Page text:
The Gen 1 combined with total DNA over 1300 cM indicates siblings who share at least one parent. If you are a female and have a half-sibling who is also a female you will share 196 cM of X and share a biological father. (Sometimes on One-to-Many it will show a tiny bit less.)

Most genealogy sites consider YOU the start point of a tree and thus you are generation one; on GEDmatch your parents are considered GEN 1.

When Viewing Trees

When you click on a GED on your One-to-Many page to view the trees of your matches, you can reset the number of generations to view. I like to set it for several generations beyond what the amount of DNA shared suggests our GEN should be. When I do this I don’t have to click those arrows in a tree to see a surname we might share. I usually set the view to 12. Choose the number of generations you want to view in the pull-down and click Submit.

When working with triangulated groups I copy and paste the trees of those matches (that have them*) into a single document that is set in landscape (under the layout tab) with margins at .3 or 1/3 inch.

(Use Ctrl+A to select everything, then right click copy with your mouse, then when you are on the page left click to paste. You can also use Ctrl+V to paste)

After I paste it on the page-

I select by highlighting (left click your mouse and drag it over what you want to highlight) and reduce the size of the font type in the entire tree to 8. This gets everything on the page and makes it easier to read what you need to. (I usually delete the major page headings on the tree so I only end up with the tree. You can do that by highlighting the part you want to delete and click the delete button on your computer. You can also place your cursor after what you want to delete and click the backspace.)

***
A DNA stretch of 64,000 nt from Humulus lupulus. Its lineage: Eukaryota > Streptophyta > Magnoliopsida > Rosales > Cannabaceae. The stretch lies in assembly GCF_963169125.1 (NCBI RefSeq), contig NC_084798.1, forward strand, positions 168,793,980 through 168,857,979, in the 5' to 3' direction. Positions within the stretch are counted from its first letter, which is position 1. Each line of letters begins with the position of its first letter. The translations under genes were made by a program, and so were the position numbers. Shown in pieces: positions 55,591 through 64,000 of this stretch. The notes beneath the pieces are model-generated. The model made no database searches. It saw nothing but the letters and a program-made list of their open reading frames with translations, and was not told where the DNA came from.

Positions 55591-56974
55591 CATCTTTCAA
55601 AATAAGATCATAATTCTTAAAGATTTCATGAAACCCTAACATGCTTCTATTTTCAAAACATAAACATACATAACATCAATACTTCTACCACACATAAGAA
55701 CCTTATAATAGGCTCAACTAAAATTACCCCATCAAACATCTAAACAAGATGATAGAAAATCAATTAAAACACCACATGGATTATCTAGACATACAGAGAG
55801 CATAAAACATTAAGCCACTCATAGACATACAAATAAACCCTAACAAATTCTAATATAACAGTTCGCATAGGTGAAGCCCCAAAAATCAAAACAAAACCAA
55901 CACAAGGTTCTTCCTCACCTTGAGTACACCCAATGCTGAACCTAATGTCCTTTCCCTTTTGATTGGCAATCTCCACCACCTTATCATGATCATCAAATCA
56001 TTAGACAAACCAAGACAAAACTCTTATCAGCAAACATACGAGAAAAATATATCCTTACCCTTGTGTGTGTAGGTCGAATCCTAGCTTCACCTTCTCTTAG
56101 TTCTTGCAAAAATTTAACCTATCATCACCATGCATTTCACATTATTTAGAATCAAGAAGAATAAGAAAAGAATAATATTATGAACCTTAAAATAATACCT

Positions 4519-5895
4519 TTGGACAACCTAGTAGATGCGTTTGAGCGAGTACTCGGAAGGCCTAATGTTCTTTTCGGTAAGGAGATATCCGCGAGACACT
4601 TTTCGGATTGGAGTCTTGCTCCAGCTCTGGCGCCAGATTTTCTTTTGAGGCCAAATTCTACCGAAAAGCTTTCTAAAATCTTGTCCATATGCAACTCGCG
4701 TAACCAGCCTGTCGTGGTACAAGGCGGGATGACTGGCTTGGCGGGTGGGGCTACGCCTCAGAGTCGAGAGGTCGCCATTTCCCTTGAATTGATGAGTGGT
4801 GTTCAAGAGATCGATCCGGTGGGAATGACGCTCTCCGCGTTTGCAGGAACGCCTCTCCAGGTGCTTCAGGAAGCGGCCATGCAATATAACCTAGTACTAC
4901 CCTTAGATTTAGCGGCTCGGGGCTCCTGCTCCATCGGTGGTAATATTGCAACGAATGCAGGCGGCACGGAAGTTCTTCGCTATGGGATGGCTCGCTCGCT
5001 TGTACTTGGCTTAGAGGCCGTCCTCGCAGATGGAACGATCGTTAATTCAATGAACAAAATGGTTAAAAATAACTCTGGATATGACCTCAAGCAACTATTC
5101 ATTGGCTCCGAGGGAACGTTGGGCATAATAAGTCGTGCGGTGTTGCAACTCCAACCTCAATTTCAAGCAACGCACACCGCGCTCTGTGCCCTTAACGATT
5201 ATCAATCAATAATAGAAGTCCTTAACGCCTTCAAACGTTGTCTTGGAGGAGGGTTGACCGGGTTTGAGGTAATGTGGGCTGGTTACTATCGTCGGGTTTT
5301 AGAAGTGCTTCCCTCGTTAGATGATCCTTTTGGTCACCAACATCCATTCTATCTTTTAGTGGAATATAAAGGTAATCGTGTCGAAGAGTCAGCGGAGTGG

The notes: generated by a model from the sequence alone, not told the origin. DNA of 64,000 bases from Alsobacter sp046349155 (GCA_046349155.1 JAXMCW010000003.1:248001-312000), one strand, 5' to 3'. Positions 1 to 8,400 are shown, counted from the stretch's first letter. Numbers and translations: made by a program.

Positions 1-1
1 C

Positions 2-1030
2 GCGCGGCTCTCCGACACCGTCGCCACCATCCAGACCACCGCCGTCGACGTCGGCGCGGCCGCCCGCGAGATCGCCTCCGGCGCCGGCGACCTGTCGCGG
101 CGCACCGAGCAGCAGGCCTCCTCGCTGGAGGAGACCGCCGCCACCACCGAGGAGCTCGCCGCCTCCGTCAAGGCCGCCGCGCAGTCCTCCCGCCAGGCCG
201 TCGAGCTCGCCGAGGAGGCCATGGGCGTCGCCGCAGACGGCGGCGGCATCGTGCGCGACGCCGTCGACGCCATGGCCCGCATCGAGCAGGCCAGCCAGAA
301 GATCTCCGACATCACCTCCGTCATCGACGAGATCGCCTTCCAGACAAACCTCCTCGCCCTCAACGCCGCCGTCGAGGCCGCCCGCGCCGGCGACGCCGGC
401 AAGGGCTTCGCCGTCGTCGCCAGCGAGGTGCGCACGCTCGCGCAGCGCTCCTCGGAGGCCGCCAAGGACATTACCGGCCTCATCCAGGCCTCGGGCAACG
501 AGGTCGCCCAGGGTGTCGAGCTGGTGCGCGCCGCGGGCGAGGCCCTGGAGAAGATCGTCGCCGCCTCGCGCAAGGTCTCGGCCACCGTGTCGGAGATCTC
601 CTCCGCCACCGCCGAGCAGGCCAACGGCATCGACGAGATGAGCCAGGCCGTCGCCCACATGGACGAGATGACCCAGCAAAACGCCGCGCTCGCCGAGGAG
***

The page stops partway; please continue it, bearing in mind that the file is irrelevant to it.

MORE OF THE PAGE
Using the Gen provided by GEDmatch, I count back to the estimated level of grandparents in the tree (I use my fingers to count), and highlight and enlarge their names in that generation to a font size of 10 and click bold. This makes the surnames stand out.

When all of the trees in the triangulation group are on a single word document it is easy to scroll up and down reading the enlarged bolded surnames and find repeated surnames in the various trees. This makes finding the most recent common ancestor (MRCA) or a common surname stand out.

* This is another reason for having a tree on GEDmatch. If you don't you are missing out when others are searching you in a triangulated group (TG). You are helping them help you by identifying a common ancestor you share on a specific chromosome and letting you know who it is. Then they can email you let you know they have the same couple and where your shared DNA is located. (If you are adopted and know one side of your family tree, upload it to GEDmatch to get more people looking at your tree. You can enter the unknown parent as unknown.)

When you have segment and position information and someone sends you a one-to-one comparison of how they match you, you can give them the names of your known shared MRCA's at that location. Of course, remember there are going to be two, one on your maternal side and one on your paternal side. 

Also, as the distance increases in Gen you are stepping back another generation and if you share a smaller segment in the same area with another TG, you may share a different common ancestor, often in the same line. So, if you have identified your 4th great-grandfather, your newly identified MRCA with a smaller segment may share the 5th or 6th great-grandfather in that same line if the surnames are the same.

Happy Finding! (I'm having a blast!!!)